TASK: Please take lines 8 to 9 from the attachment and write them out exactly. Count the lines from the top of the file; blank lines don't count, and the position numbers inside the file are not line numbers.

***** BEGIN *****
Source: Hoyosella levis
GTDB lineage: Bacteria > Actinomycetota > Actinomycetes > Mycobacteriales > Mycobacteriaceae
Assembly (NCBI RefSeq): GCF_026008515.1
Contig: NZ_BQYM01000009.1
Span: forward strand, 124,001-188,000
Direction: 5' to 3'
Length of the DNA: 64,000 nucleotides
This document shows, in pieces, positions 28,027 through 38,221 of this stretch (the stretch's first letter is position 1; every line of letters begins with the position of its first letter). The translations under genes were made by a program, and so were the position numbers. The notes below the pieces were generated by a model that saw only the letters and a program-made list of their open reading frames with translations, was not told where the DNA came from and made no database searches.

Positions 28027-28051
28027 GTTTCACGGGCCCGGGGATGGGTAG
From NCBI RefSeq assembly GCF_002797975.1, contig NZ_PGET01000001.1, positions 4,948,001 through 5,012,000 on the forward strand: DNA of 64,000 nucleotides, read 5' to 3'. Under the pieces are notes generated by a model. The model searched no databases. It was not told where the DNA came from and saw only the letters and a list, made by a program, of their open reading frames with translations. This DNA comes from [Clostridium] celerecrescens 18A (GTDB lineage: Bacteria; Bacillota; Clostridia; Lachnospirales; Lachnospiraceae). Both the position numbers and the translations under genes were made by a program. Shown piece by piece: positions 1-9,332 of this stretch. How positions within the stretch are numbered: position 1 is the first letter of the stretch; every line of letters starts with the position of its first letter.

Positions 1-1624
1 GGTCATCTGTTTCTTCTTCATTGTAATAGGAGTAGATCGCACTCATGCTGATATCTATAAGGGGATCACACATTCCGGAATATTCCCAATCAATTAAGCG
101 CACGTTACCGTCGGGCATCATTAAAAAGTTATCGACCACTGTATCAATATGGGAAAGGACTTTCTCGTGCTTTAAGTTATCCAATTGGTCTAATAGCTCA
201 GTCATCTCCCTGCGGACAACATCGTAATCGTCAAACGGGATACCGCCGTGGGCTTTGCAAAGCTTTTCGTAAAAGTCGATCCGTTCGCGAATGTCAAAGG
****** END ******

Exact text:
This document shows, in pieces, positions 28,027 through 38,221 of this stretch (the stretch's first letter is position 1; every line of letters begins with the position of its first letter). The translations under genes were made by a program, and so were the position numbers. The notes below the pieces were generated by a model that saw only the letters and a program-made list of their open reading frames with translations, was not told where the DNA came from and made no database searches.

Positions 28027-28051